I make fun of him. As a matter of fact, I make so much fun of him, I wouldn’t be a writer without him as fodder. I make fun of his musical hobby, his quaint turn of phrase (he refers to a bunion as a “thumpus”), and his bald head.
But you know what? He is a prince. He is the man who shared equally in the raising of two beautiful girls. The oldest is naming her unborn son after her father. The youngest gauges just about everything she does in terms of whether or not her father would approve.
This is the man whose first love letter informed me that he had “intense positive regard” for me. The man who instead of dying of a stroke or worse—surviving as an impaired and feeble man—surprised everyone by triumphing and coming out the other side as an even smarter and funnier individual. His joy in his “second chance” at life is palpable.
Oh, and speaking of big words, his most entertaining attribute can be tied directly to his being a stroke survivor: he does get linguistically twisted still, and what comes out is hilarious (see “thumpus,” above. He is also a moniker shifter: Lisa becomes Lola, Dan becomes Dave, and Lydia, Leticia.) But he has always called me by my given name. Or “hey, you.”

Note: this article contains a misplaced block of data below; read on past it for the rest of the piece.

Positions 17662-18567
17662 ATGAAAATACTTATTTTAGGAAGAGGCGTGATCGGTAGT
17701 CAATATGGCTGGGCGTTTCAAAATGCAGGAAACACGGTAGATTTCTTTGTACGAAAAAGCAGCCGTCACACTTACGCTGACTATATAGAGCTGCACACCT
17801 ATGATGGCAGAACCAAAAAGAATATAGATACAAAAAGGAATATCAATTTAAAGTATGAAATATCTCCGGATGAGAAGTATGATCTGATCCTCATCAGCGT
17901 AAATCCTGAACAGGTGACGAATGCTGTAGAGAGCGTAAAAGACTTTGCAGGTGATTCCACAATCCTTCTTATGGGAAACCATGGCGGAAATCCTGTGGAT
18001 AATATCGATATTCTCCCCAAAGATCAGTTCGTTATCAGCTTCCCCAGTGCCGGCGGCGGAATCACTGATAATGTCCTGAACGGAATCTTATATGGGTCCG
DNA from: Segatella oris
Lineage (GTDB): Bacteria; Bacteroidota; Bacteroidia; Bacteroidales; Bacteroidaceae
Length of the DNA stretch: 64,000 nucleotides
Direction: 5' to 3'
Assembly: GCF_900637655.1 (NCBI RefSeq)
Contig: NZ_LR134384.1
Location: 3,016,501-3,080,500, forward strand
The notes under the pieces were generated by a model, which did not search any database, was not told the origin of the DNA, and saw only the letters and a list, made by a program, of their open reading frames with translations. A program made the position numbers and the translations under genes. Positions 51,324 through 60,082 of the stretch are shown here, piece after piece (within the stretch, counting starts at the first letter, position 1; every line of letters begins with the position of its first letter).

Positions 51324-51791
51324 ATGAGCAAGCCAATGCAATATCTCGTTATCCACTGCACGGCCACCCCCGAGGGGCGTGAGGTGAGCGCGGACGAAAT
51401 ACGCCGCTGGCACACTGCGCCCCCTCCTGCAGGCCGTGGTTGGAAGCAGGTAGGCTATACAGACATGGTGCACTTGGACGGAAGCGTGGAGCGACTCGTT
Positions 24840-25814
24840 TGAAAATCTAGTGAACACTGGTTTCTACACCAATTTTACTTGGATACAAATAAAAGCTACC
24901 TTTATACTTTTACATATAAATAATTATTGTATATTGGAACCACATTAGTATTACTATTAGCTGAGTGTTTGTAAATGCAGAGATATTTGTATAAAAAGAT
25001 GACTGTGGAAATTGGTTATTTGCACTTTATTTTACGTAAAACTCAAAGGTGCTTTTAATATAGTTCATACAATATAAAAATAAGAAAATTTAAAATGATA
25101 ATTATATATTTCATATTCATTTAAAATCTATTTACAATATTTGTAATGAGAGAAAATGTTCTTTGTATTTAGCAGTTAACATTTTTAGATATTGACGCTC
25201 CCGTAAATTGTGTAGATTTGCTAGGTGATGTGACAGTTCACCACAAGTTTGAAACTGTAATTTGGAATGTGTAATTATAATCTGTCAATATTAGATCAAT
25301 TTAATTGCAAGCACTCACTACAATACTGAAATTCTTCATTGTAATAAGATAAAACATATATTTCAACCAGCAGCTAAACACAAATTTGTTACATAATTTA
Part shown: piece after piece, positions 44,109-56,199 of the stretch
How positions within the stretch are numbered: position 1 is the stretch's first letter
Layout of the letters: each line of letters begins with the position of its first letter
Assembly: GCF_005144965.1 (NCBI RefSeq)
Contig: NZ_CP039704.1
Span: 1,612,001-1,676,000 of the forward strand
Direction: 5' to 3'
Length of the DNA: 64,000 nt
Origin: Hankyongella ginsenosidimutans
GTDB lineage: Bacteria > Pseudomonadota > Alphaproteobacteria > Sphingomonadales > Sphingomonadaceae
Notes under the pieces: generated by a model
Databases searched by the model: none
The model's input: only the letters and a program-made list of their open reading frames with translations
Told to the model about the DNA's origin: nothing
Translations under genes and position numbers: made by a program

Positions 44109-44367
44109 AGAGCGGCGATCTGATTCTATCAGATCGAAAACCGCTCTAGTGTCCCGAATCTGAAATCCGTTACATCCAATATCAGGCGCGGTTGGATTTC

He proved just how steadfast he is during my cancer diagnosis and treatment. Sidebar: By the way, this will be the last column about this. I certainly want to save any further cancer discussions for all the lunches I plan to have with other old ladies. You know. The ones where all of them meet to complain about their latest symptoms. This is one of the major activities of aging Boomers! It’s a clique. If you don’t at least have arthritis, you are just not popular.
I was shocked with a diagnosis, continued being shaky until the surgery was over and the pathology results came back thrillingly positive, and remained iffy during my recovery. I leaned heavily on my darling husband, who responded by waiting on me like a servant, sitting beside me when the golf links beckoned, carrying trays and making meals, cleaning litter boxes and making detailed spreadsheets to keep track of the myriad medicines and when in heck to take them. All of this with a smile on his face.
One of my daughter’s friends once asked her mother to define “love.” She sat her four girls in a row and very seriously said “Can you picture yourself wiping his bottom? Feeding him pureed food? Seeing his dentures in a cup on the bedside table? And vice-versa? Because if you can’t, don’t marry him. Believe me girls, it always comes to this in a happy, long marriage.”
So here is to the most wonderful man in the entire world. Charlie, get out the flushable wipes. I am ready.